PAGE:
may ir iglghitl teram sum ur rounded amounlil

Schedule A sections'
Period
n 1 2 3 4 5 6 7 B 9


Seasonally adjusted'


1973

January-October......

January. .. .
February ........... .
Ma ch ...... .........
Apr l ....... ... .
May ...............
June .......... .....
Jul. ... ... .......
4ug us ... ... .......
September ...........
Oc tobe r. .. ..
ve ber. .... ....
Deceaner ...... .... .

1974

Janu.ary-October......

January ... ........
February.. .. ...
March ... ..........
Ap l 1 ....... .. .. ..
May .. .....
June. .. .....
July ........ ........
A.gEgu ...... .. ......
September. ...........
October .... ... .....
No evber..... .. ...
D-c mber .. .. ....




1973

January -December.....

Jandary-October......

Janua ry .. ..........
February .............
Ma rc .... ...... .....
April ... .. .. ....
May.... ...
June ... .
Jul .. ...... ... ...
A ug t .. ....... ......
September .. .

oc o t.e r... ..... ..
December ..... .. ..

1974

Janua ry -Oc tober ......

Janu r ...... ...... .
eb rua rs... ... .
Marcn .. ..... ....
April ... ........
May ...... ... .
Jun .... .. .........
Jul .. ..
August I... .. ..
Sen eoer ...... ..
Oc hober .......... .
h. er be r...... ....
Dec e .ber. .. .


1R.431.0 *
"at "

43.I 1
'Ji J I

70.6 L ,

















117.0






117 r, I
6il7 r. i


1 4 1



1 '. 7
126 .



1. :




1 167 1


1,1', I


11 1 ."
I 3. il ;

139.1
148.9
126.4
97 I


1,1 r*2.9

11t' 3



113 ?I


11'. ?










4.930 q

424 2

..' 1 7
II-. 5





492.7
47'u. 5


., ?14 .5

4f. A J

41e 4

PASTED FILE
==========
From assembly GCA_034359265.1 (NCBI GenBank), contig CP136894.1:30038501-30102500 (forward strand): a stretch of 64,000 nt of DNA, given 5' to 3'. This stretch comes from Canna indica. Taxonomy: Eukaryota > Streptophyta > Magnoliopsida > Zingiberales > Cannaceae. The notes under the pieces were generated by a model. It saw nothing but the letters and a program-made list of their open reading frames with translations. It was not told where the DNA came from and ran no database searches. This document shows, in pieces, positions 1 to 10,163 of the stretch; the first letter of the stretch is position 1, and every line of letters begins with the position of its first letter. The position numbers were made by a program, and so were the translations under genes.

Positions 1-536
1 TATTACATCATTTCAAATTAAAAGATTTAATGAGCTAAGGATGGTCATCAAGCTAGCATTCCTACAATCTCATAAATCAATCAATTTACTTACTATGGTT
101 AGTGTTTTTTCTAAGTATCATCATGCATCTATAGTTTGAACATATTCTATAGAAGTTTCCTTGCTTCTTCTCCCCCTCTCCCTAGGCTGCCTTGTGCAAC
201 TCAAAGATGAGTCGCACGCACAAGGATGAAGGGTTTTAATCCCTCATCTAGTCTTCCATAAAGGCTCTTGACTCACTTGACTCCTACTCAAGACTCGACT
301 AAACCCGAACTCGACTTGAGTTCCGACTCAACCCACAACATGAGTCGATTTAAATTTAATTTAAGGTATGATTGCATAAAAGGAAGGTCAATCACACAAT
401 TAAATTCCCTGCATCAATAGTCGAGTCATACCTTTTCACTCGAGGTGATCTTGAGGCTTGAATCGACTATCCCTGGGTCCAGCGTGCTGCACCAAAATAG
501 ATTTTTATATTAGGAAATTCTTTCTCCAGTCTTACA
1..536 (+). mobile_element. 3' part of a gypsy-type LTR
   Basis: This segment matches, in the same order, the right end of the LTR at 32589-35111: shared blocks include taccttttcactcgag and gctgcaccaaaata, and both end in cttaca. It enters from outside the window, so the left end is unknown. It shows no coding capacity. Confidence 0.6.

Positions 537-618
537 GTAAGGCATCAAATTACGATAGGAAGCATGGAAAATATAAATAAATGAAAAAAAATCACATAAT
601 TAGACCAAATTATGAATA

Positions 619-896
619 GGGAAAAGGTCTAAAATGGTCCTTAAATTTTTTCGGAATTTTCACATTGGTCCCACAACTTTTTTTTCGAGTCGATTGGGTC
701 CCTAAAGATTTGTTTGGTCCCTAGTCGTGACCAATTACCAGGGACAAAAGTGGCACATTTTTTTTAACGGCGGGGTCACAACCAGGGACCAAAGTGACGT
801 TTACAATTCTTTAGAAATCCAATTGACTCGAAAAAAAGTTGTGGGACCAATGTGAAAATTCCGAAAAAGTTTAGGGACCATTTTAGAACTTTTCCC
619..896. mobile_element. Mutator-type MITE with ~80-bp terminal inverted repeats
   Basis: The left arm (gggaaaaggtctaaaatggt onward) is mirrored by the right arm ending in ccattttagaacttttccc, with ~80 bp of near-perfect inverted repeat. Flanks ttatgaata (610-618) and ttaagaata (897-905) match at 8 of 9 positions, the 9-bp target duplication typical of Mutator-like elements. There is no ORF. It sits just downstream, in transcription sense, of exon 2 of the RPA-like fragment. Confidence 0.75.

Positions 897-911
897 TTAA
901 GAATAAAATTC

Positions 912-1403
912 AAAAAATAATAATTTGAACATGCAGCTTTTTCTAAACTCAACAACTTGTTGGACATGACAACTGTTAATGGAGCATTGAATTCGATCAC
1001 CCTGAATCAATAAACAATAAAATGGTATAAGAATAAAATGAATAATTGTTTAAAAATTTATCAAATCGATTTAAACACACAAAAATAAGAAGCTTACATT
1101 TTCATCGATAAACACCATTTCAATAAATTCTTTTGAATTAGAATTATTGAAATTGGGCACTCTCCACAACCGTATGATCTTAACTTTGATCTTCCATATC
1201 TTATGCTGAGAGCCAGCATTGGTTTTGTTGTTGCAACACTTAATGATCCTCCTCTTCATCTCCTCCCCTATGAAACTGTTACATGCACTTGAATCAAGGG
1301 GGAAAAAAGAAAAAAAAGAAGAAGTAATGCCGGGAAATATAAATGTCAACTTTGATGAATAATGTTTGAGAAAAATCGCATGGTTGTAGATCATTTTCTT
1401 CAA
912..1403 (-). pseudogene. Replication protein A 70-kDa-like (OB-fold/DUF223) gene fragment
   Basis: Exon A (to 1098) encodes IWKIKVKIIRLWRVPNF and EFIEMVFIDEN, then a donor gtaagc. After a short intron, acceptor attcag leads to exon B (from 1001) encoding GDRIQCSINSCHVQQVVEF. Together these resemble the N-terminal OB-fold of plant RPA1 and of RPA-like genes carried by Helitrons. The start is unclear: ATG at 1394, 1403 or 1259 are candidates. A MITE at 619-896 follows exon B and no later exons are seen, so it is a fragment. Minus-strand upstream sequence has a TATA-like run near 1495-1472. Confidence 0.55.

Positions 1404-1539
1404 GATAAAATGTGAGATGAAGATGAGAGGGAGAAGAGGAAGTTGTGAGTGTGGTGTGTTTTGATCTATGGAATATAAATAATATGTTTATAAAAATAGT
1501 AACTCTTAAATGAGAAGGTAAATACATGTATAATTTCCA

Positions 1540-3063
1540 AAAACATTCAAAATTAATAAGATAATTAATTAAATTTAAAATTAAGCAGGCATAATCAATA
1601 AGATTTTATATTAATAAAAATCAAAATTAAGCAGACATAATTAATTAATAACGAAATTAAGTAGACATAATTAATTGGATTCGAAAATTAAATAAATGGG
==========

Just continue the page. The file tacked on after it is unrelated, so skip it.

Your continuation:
,7St 4
:3 ` ;



736 3


I ..1 I,





20.195.5

L 197
I .5'i?
1 cc, l

..317 1
? ?37 7
18,38.3
2,.li 4.8
2,'-'1.6
2.3-1 3


tI19 7


'16 8
*1 4
14 73

Ilh n

18 0 I


3
'34 43




S I |.
'440.h1

'73 o


' 0 3
'a' 2
'? 6
'70.3
'14.3
.1 .2
U9 6


Lnad ousted


,.41L2. 7 972.8d







', 1 41

41. I 1

It-, I I 1
-I. 4 III I
74. I II


7.70l A


1- 4

a."


774.6,

650. 1
657 a


1.112 3





113 1



117.7
111.6
113.


5.0'3 es

4,134.8

354. i
341 1
J.J







I 3 1






4 956 6










496.7
n4.1


I,.113 .l

6,117. 179.7


495 5 Ib 1


l-i 'I II' .1
'14 e ? I

.; 4 '3 4


1."I1 3 ?1
I 6.,4 :2 3- .




20.655 3 '40.8

1 Vi'4 '-3 6
1 577 r. I, ?
1 1A l 3




,,1C'7.4 70.3
2,498.7 44.3
2,211.6 54.2
2,?7B.3 79.6


'S, hdule 94 setC i, dec i r pi ,r i at aurw .a lollows
0. rFoo and l. e animals


5. C er.m L


1. Bee-rages ano t -.baec" Manufactured goods-clas'if ed chiefly by material
2. C ru-e ,a.ter,ua i, ,oe.? l3, eIc-pT lu.el 7. Machinerv and transport equipment
3. Mineral fuels, loTicant and rFlaten a..te'rial' 8. Micellaneous munufa1tured nrtlele;. n.e.-.
4. animal ann -gveaible 1.i and f.tat CtcalmrditieS ana transaction's noi classic fed according to kind
Adjusted for seasonal and .rLd -d, .rlarl.n *a-rg seasonal .disatmen' factors inroducsd in January 1974. See footnote 1 on front
page. A4nrual to'ls arE no L, ..r. fIr ;ea=onally arluTed daia. Iinaaiusted nar. should be used for annual totals. Ihe adjusted section
total; in thii able ant siml lar overall m.onthl. tntal In T ables 1 and 3 *er ad ju 1en independently.
'In the absente or dmentn trahle 'easn.l ptir..r, loIr isi station, no stasonal adju-tmrent factors hawe been applied.


2, ''0.6


199 I

194 7

1?'. 7


















311 I
M 3 i
3.34 7
216 5















372.4
4 P7.5

413.7
439.0


10,868.5

I ,'63 A
1.145 3
1 n p,
9-e I

I ,no .
1.1 i. 1
1 144 I1
1 .n?4 I
1 ,''85 1
I 191 7
1 15 "l I




14.440( 8

1,0,5 11
1 759 71
I 354
1,74: 1
I 371 1
L 43 6
1,459.4
1,769.4
1,582.2
1,798.4


17,554.0

1.613.0C
1.674 i-
i 72.8
1.f49 3
1,737.3
1.411 3
1,.86 I1
I 91" 1


1 9- 3





20.611 .0

1 ,81" 1

I a5- r.
1, 74 ',
2 r'.4 9
2 103.2
2,301.5
?,336.9
2,172.5
2.013.?


,e.725.7


677.6
659.7
452.3
b66.4
676.4
6B4 4
701.4
677 5
689.9
779.8
699.4




7,779 2

660.1
741 0
779 3
746.3
184 3
I813 1
790.6
837.5
820.3
609.7


'al,493.9

'162.6
I128 7
a151.3
142.1
'I31 8
161 1
154 0
156 n
14S B
180 5
144 I
1156 0




'1,804.2

'144 6
a165 1

s179 11
'173.2
'183 0
a194.5
'157.6
'200.9
'115.5


1 ,794 0

1.493.9

162 8
128 7
151 3
142 1
131 8
161 1
154 0
156 0
145 6
10 5
144 1
156 t.




1,804.2

141 6
155 1
170 8
179 .1
173 2
183 0
194.5
187.6
200.9
215.5


2, 4*3.3

2,01B.5

L"9 I
2 L' 2

221 4
213 2














2On ;
164 43




22.' 1
:?3 9




3,209 7

30" I

27? 3